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Jews of France: should they stay or should they go?

Middle East
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“I am French; I am a Jew,” said Rabbi Daniel Dahan, chief rabbi of Aix-en- Provence, at the Berkeley law school last week.  He came to deliver a lecture on the state of French Jewry, and he appended a subtext to his talk: “The end of a 2,000 year story?”  “It’s a question,” he said.

France has the world’s third largest Jewish community (~500,000). And, as you may have heard, Israel’s prime minister Benjamin Netanyahu has called on them all to pack up their bags and leave for Israel. The pitch for this is Jews aren’t safe anywhere in the world and especially not in Europe, so they should all come and join fortress Israel. Presumably, from Netanyahu’s point of view, these immigrants should take up residence in East Jerusalem and the West Bank and enlist their kids in the Israeli Defense Forces to help manage the occupation for the next 50 years.

Through the middle ages, and up to the French revolution, this call to move to fortress Israel would have been an easy choice for Jews had it been an option. France was Catholic and intolerant of minorities. Jews were massacred during the crusades and periodically expelled. They were not citizens. They were not equal in the eyes of the law. Others suffered too. For example, in August 1572, Hugenots were massacred by the thousands in an orgy of Catholic mob violence. Nevertheless, a Jewish presence persisted. The famous Talmudic scholar, Rashi, flourished in Troyes (on the Seine southeast of Paris) in the latter half of the 11th century.

An identity as “French and Jewish” as expressed by the Grand Rabbi of Aix-en-Provence, as opposed to “Jewish and precariously living in this foreign land,” is a relatively recent development. The story of Jewish citizenship in France starts with the declaration of the rights of man, the revolution of 1791, and Napoleon’s emancipation of the approximately 40,000 Jews living there at the time–primarily in two isolated communities in Bordeaux and Metz. In exchange for equal citizenship under the law, the Jews pledged their allegiance to the state. Through a gathering of Jewish notables (the Grand Sanhedrin) the Jews of France confirmed to Napoleon that “The Israelite is required to consider the land of his birth or adoption as his fatherland, and shall love and defend it when called upon.” In other words, the Enlightenment turned diaspora Jews into citizens of the countries where they live.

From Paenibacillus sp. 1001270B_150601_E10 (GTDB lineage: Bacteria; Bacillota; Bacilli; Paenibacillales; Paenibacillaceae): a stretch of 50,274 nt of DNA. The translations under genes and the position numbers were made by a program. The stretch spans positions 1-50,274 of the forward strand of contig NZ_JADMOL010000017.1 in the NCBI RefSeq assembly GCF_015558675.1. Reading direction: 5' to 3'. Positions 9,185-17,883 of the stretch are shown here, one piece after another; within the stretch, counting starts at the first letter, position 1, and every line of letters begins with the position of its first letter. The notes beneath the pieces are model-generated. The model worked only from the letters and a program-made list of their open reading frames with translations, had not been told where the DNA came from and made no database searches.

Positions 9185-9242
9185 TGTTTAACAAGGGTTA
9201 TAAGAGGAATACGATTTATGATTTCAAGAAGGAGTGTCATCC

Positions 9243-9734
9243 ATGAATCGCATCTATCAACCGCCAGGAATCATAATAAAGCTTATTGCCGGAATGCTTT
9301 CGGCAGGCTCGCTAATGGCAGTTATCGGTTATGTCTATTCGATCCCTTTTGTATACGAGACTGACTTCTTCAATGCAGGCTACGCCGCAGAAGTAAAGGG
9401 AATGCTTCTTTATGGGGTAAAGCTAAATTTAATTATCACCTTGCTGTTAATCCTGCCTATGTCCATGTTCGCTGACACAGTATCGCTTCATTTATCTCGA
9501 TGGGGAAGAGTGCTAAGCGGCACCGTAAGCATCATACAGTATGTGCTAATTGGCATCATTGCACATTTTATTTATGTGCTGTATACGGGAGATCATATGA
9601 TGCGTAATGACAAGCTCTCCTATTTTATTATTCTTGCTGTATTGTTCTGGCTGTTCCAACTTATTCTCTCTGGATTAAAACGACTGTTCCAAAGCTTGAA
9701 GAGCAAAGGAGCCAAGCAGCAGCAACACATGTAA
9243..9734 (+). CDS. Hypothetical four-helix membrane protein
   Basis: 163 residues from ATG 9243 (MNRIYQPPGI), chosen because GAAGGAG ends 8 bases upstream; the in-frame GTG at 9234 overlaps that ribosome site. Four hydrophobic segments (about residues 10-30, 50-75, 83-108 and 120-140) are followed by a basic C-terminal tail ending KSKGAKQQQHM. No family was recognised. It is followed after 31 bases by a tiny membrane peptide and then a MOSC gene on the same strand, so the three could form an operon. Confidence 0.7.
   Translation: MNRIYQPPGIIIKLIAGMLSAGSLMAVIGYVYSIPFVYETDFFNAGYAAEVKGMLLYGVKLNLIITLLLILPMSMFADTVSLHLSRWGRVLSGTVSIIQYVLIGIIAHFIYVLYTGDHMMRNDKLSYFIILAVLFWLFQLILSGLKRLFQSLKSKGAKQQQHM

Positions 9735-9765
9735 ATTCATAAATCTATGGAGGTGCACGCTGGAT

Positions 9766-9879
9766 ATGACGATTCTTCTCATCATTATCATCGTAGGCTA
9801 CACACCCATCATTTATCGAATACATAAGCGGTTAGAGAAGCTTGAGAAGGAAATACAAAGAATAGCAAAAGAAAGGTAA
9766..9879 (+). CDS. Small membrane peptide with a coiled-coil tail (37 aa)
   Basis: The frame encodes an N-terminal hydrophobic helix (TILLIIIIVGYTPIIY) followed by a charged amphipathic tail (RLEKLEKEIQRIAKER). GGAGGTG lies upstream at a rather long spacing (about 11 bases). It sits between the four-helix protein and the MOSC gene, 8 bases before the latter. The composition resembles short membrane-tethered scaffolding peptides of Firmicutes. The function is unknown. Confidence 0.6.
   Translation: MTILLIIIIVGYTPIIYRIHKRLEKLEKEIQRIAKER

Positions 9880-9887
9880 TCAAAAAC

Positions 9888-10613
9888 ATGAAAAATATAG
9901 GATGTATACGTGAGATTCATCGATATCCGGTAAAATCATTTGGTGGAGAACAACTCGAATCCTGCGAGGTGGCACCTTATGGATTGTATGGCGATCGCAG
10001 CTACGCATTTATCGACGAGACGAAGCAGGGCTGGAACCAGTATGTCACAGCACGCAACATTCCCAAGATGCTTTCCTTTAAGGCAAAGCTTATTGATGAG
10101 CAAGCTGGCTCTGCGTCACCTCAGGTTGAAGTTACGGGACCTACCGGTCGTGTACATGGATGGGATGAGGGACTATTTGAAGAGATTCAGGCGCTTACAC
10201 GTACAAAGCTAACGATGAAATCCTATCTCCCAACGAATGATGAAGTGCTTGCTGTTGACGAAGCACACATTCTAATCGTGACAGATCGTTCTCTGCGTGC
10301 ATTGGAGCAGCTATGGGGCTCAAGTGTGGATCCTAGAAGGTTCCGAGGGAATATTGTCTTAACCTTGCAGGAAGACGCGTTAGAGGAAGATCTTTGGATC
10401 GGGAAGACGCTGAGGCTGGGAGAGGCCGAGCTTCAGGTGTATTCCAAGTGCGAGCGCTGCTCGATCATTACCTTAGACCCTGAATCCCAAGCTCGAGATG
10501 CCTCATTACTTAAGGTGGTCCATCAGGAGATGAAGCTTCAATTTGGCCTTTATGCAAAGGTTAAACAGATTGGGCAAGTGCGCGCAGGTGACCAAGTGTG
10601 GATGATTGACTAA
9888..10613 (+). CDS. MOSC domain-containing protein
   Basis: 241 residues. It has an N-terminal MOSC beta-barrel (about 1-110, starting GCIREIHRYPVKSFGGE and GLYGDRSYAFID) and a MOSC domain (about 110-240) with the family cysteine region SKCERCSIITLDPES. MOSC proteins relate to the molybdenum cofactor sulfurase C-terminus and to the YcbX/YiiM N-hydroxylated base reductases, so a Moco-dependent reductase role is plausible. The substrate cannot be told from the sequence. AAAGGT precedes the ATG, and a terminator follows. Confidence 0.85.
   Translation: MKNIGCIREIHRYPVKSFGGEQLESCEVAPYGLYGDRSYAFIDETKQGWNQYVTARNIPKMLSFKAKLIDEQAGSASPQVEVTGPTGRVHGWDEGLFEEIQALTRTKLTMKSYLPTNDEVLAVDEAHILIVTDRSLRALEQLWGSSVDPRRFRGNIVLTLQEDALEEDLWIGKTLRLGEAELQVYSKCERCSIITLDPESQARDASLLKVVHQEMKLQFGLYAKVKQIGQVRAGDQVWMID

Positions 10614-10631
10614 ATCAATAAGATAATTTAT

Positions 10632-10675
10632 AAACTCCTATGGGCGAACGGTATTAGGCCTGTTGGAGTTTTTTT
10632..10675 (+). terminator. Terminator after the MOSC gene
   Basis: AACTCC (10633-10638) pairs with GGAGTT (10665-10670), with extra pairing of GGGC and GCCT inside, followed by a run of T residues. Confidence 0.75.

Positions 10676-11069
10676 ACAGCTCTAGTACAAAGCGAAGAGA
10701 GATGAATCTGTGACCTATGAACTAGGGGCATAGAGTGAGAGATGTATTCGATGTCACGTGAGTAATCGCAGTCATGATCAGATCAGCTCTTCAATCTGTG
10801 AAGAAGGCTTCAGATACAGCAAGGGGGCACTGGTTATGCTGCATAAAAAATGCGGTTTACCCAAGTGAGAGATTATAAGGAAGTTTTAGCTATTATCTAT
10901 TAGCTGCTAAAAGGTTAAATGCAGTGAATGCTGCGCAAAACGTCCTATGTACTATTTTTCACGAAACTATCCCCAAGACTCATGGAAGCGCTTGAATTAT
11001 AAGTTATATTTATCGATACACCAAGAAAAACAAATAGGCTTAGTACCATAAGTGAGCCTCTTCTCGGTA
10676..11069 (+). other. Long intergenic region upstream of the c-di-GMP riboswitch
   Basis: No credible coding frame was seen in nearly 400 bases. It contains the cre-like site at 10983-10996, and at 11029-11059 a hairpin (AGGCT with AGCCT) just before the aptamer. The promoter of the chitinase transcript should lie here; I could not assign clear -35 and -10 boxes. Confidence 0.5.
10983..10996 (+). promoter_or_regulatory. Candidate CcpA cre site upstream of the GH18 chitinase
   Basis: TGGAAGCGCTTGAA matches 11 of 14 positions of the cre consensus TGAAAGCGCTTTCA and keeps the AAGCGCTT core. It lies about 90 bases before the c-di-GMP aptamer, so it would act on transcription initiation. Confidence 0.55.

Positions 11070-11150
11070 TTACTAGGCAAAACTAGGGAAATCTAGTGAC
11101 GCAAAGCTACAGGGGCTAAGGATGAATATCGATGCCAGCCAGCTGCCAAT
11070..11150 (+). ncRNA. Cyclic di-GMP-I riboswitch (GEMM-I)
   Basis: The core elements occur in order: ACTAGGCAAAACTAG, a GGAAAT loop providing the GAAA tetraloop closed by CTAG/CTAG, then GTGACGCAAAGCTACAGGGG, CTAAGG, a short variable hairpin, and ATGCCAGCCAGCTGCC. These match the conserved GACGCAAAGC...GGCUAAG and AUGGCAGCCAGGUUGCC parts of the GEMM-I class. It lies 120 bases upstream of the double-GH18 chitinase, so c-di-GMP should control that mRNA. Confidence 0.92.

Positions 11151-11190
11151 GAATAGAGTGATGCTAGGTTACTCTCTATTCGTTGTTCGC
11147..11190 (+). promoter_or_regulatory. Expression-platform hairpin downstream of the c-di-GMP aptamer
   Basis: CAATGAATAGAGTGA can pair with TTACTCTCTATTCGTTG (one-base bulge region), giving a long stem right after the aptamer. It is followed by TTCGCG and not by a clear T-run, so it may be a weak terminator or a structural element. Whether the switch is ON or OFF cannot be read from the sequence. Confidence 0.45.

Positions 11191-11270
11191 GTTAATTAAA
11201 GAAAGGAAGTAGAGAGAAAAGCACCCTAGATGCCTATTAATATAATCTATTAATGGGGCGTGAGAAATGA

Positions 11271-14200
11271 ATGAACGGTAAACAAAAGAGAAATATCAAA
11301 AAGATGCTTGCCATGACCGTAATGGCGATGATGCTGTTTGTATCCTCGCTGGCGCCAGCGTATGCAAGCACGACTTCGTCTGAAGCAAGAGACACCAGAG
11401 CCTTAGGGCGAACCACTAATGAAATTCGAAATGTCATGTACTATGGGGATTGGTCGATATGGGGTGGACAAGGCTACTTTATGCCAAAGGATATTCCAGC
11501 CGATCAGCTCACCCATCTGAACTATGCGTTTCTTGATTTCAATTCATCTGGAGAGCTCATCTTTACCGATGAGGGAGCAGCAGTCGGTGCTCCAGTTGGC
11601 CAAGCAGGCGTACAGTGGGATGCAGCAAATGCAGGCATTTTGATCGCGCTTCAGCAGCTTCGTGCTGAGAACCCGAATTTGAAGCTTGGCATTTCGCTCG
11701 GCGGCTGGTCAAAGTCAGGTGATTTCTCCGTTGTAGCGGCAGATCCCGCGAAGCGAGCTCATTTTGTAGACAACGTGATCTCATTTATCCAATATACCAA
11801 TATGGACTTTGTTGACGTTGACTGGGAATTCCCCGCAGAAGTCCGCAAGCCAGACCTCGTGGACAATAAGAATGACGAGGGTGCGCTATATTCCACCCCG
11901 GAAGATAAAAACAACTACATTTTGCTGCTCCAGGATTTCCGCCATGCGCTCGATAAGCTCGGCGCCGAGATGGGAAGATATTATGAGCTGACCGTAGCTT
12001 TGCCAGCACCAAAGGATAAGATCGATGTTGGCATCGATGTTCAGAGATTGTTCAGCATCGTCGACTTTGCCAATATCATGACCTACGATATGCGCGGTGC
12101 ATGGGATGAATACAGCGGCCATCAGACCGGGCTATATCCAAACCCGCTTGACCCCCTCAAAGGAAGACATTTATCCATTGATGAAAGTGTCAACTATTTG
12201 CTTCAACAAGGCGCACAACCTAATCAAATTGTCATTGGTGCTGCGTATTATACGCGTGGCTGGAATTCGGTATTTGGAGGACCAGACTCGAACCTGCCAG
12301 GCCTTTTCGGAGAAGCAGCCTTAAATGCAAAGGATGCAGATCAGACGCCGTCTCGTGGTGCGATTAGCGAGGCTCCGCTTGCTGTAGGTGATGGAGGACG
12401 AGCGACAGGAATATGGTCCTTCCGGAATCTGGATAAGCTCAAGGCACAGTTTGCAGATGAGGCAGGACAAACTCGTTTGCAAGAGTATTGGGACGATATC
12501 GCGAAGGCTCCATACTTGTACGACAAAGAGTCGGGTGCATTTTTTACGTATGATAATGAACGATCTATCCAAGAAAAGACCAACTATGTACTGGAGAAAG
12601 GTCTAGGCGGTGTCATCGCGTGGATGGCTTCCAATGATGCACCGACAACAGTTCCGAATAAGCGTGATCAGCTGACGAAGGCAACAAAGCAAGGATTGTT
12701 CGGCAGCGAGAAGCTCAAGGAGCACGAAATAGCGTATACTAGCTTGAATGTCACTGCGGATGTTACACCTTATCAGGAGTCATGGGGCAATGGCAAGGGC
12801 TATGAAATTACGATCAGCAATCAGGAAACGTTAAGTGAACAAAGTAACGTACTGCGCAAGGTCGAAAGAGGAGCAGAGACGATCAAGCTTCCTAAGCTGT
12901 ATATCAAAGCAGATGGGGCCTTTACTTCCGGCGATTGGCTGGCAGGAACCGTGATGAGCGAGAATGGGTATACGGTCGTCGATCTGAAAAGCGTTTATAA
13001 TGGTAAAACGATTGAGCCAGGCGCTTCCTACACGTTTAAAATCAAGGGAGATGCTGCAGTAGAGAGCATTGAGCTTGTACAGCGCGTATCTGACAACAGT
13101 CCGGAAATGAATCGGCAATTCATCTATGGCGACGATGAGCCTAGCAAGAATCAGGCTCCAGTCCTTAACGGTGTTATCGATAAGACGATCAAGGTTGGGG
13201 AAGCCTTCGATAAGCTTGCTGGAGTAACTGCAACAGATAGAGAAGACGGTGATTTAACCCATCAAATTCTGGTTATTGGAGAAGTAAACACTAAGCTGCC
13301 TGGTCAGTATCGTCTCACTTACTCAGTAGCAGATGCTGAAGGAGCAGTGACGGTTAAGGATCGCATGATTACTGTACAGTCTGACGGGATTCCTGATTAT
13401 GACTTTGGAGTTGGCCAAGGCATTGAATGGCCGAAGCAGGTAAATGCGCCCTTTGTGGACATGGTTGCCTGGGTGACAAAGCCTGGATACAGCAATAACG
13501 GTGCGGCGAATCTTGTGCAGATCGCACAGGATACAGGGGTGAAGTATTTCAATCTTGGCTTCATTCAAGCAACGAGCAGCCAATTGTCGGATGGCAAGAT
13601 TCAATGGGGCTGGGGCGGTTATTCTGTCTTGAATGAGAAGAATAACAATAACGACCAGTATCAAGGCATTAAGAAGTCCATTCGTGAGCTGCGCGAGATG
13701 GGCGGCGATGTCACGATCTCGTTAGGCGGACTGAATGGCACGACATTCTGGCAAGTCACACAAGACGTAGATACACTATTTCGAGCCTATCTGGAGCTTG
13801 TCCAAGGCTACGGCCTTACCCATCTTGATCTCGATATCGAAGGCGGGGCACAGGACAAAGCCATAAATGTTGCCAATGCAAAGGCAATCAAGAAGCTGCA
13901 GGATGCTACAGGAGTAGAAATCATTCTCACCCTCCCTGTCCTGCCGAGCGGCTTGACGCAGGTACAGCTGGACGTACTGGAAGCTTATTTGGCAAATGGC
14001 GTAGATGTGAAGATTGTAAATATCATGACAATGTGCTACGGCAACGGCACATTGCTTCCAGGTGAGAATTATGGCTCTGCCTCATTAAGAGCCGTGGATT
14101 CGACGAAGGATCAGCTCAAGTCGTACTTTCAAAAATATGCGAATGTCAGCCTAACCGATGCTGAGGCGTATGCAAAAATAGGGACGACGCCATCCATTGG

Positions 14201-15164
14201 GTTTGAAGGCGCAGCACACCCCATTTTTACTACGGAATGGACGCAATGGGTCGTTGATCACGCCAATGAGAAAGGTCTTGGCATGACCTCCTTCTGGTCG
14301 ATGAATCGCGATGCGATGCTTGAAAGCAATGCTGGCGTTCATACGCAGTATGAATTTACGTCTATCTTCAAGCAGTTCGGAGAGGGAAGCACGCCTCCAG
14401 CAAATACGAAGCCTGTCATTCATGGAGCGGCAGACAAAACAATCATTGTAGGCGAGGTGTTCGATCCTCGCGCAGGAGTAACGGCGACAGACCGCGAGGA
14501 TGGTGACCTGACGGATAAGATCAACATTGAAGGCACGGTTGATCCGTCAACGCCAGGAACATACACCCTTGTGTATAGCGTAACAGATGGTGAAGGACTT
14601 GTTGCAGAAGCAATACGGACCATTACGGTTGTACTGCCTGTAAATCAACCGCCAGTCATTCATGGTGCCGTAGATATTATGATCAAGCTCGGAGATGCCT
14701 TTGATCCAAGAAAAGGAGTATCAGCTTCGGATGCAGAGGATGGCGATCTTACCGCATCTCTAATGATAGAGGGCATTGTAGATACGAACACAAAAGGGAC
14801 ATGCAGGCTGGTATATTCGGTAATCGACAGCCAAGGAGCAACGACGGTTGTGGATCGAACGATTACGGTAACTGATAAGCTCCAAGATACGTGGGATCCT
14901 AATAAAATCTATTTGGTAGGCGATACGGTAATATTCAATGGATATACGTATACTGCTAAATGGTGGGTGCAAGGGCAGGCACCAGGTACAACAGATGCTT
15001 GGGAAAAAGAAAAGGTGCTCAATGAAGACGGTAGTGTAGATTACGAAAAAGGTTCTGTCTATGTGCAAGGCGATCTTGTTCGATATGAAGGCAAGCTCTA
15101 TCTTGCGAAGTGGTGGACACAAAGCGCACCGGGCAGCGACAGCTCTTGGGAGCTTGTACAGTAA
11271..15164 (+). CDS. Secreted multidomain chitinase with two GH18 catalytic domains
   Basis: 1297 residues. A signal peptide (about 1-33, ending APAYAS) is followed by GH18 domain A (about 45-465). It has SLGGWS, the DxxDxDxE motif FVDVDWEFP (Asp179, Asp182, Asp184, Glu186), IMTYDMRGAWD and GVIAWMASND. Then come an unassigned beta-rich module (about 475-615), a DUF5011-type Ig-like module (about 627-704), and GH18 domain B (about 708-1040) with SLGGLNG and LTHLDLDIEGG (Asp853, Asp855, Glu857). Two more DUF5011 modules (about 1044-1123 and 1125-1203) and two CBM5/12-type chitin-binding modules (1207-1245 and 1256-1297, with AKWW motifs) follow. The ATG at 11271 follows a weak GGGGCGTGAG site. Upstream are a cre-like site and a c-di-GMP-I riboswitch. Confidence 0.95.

Viewed in this light, the Enlightenment marked nothing less than an end of the Jewish diaspora. Not everywhere, but in France and America and other places where Enlightenment values and modern liberal democratic states took hold.

In the wake of emancipation, the 19th century saw a great flourishing of Western European Jewry, as well as American Jewry. French Jews became active in the professions, business, banking, education, and government. It gave rise to the Yiddish saying, “As happy as God in France.” It resulted in assimilation, the Jewish Reform movement, and Jewish immigration to France. In 1860 French Jews formed an organization (Alliance Israelite Universelle) to carry this human rights progress forward, to foster the rights of Jews as citizens everywhere, and to combat anti-Semitism in societies all over the world.